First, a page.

In CY2017, the Police Department spent a total of $71,645 on foreign language certification testing as part of the Language Initiative Program.

IV. Service Provision Plan

A. Language Line Services

The New York City Police Department provides interpretation services over the phone, in the field, and at police facilities. The Department will continue to utilize its contract for Language Line Services. The Communications Division administers Language Line operations for the Police Department. Language Line Services is a private vendor that provides translation and telephonic interpretation services in over 180 languages; however, the Department currently only utilizes Language Line for telephonic interpretation. Documents are normally translated by Department employees that have been certified through the Language Initiative Program.

In addition to Language Line services, the Communications Division has the capacity to provide significant in-house interpretation services to 911 callers. Given a large portion of the LEP population in New York is Spanish speaking, the 911 staff is comprised of a large number of bilingual Spanish-speaking operators.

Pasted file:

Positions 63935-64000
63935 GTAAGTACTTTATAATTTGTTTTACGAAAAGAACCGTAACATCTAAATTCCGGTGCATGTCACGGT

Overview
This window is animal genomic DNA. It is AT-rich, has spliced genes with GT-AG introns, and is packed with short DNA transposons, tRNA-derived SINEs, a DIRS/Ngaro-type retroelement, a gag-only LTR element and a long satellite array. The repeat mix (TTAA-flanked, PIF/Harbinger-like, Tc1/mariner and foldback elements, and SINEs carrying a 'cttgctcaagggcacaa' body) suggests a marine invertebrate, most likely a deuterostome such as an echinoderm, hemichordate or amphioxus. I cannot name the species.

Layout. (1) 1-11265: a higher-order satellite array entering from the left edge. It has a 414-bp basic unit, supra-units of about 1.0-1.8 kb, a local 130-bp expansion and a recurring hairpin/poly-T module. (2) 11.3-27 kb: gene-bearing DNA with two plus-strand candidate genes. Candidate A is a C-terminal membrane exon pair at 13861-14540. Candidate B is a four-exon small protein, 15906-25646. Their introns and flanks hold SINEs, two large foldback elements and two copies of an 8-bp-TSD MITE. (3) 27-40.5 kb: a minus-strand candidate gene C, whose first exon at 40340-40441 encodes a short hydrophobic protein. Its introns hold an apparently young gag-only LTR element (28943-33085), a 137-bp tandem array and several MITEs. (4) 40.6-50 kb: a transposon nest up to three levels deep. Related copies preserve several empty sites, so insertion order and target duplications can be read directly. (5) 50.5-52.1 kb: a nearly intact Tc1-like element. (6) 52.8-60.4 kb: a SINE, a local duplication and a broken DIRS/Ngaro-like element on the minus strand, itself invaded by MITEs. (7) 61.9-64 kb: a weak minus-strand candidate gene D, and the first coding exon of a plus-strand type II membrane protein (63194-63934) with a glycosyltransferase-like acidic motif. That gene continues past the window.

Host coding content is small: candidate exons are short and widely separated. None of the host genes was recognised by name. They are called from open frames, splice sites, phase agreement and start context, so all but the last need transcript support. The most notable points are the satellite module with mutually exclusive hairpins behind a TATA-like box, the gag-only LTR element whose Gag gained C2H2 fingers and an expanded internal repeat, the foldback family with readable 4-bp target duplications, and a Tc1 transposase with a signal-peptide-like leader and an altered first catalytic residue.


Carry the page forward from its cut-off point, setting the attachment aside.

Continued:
B. Language Initiative Program

The Chief of Personnel will continue to administer the Language Initiative Program. The New York City Police Department established the Language Initiative Program in 2002, in order to create a corps of interpreters who could be called upon in particularly complex cases, and to increase the pool of personnel capable of interpreting uncommon foreign languages for counterterrorism, investigative, or other police purposes. Under this program, members of the Department, both uniformed (police officers) and civilian, volunteer to use their language skills to improve the efficiency of police operations.

An officer's language skills are entered on his/her personnel record which is available to Operations Unit personnel and can be accessed at any time. The majority of requests for interpreters within the Department are made via the Operations Unit; however, the Personnel Bureau and the Intelligence Bureau also have the capability to process requests for interpreters. As of February 2018, the Language Initiative Program has 2,452 certified interpreters, and is capable